Equatorial Guinea’s Contrasts
Equatorial Guinea offers an attractive business opportunity for oil and gas investors. However, other businesses might face some major difficulties. The country is still on the first developing stage and the poverty level as well as the corruption level is too significantly high.
Equatorial Guinea is a republican country located in Central Africa with an area of 28,000 sq km. Before Independence Day on 12 October 1968, it used to be known as Spanish Guinea. Spanish is an official national language in Equatorial Guinea.
Equatorial Guinea is a developing country that requires a tremendous support in medicine, technology, infrastructure development, housing, consumer goods, as well as training of local workers.
Nevertheless, Equatorial Guinea is the 6th largest oil and gas provider in Africa, producing 345,000 barrels of oil per day. Therefore, the GDP per capita is the highest in the area. The GDP of the country is $15.53 billion, however, the poverty headcount ratio at national poverty lines equals 76.8%!
Equatorial Guinea scored 19 points out of 100 on the 2013 Corruption Perceptions Index reported by Transparency international.
The corporate tax rate is 35%. However, to attract international investors, the government imposes a 15-year corporate tax holidays for new companies and no requirements for a local shareholder or director. The paid up shared capital amounts to only US$2,000.
Equatorial Guinea is a dangerous place regardless of its rich oil and gas resources as well as fairly attractive conditions for foreign investors. The authoritarian government has brought reputation to its country as one of the worst human rights records in the world, consistently ranking among the “worst of the worst” in Freedom House‘s annual survey of political and civil rights.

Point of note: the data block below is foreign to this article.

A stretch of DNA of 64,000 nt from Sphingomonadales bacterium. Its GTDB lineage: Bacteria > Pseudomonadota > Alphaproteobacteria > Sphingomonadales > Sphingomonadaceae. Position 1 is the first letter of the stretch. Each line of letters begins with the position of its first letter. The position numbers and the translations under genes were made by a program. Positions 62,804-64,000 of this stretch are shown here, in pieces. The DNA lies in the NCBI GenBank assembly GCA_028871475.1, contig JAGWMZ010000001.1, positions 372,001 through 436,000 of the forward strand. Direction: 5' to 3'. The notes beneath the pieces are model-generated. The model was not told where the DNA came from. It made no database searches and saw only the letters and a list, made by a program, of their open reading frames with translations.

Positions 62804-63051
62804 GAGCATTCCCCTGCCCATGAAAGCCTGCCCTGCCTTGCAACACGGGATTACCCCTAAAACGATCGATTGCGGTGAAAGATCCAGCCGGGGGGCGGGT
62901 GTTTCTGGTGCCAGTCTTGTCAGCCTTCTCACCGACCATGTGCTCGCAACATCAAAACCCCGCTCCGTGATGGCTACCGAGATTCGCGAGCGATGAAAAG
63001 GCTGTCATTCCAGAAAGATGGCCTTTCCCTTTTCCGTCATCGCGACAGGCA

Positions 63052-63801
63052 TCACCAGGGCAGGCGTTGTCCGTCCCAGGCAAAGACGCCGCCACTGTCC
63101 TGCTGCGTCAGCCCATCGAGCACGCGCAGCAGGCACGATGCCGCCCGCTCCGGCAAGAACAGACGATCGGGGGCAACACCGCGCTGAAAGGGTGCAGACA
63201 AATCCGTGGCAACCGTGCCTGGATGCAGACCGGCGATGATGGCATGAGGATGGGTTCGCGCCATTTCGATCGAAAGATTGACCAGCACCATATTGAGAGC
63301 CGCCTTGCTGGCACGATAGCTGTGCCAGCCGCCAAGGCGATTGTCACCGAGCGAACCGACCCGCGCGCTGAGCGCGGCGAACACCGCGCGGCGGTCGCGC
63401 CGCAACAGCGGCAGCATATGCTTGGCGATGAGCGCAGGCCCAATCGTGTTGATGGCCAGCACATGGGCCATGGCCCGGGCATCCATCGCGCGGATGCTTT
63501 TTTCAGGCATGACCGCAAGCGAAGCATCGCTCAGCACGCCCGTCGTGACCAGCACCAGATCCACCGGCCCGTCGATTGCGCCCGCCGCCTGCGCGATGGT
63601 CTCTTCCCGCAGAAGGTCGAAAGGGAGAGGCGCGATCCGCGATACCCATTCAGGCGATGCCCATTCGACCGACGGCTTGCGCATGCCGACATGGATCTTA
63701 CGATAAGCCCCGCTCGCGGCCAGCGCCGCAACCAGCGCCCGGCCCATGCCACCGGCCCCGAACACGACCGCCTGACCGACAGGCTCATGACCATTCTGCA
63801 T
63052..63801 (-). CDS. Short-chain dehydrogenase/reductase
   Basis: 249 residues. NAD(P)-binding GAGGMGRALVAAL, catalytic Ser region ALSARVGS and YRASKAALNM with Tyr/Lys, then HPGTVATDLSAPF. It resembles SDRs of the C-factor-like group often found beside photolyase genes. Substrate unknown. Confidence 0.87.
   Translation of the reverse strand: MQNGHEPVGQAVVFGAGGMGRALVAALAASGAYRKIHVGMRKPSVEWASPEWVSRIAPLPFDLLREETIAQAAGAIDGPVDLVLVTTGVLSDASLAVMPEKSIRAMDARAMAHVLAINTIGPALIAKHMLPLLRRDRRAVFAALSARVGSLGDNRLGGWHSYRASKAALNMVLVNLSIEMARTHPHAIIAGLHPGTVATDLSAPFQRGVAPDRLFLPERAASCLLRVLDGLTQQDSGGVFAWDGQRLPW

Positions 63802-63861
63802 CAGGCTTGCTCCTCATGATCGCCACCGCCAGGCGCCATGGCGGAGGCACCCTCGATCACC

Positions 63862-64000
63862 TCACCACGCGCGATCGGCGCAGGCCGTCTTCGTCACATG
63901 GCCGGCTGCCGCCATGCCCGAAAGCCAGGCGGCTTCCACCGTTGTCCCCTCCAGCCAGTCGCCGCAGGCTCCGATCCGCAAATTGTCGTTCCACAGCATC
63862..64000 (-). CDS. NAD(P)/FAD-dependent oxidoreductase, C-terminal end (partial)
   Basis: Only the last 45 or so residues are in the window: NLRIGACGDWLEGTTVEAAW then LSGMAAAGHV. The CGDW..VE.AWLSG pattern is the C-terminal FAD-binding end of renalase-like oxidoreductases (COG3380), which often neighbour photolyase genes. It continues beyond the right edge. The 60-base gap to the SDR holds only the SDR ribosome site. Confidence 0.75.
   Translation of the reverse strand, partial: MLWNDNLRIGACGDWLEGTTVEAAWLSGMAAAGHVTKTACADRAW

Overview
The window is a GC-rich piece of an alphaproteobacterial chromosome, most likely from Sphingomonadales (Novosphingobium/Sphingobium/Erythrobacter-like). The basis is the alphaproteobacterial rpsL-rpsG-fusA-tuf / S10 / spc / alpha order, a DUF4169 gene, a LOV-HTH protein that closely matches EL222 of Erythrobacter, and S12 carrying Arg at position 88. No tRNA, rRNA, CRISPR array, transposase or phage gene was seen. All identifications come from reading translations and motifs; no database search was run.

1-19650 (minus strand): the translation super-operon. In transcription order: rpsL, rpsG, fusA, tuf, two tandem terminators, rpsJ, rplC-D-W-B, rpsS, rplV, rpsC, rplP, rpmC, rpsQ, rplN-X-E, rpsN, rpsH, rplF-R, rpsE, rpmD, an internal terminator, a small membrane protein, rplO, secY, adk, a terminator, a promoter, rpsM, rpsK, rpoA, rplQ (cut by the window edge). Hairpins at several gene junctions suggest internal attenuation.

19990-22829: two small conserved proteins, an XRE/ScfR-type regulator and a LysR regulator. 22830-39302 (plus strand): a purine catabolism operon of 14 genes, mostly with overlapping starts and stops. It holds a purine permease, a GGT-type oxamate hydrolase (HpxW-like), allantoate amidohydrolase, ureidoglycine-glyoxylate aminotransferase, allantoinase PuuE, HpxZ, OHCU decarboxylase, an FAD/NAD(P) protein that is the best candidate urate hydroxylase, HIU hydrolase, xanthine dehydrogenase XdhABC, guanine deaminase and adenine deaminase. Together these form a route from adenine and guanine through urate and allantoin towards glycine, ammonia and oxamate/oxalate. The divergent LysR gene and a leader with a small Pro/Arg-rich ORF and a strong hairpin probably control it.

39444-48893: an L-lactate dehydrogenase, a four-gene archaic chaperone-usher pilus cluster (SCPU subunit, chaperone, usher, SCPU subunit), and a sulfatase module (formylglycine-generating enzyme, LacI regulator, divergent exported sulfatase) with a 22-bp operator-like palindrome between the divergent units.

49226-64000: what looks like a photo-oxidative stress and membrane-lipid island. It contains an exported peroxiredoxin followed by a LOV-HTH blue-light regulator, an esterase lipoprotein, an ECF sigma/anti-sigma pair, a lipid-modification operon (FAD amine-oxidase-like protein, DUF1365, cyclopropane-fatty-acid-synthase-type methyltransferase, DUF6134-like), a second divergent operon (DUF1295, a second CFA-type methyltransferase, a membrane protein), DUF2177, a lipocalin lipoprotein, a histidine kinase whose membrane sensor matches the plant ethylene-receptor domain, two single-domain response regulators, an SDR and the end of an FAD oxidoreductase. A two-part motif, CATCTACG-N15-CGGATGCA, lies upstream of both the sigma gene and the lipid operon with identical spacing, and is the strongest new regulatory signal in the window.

Reporters Without Borders ranks the president of this country, Teodiri Obiang Nguema Mbasogo, among its “predators” of press freedom. There have been records of mysterious disappearances and deaths of media freedom defenders and independent journalists.
In addition, human trafficking is a very significant problem in this country and in Africa generally. According to US Trafficking in Persons Report in 2012, “Equatorial Guinea is a source and destination for women and children subjected to forced labor and sex trafficking.” This report also rated this country as the lowest in terms of “countries whose governments do not fully comply with the minimum standards and are not making significant efforts to do so.”
Also, the foreign companies may face difficulties marketing imported goods to the local population. Vast majority of the 1 million inhabitants lives below the poverty level and could not afford to consume most commercial products. In addition, there are only three banks in Equatorial Guinea, which are strictly controlled by the government. The interest rates are significantly high and there is no loan service for foreign investors.
If you would like to know more about business set up in Equatorial Guinea please refer to this page.
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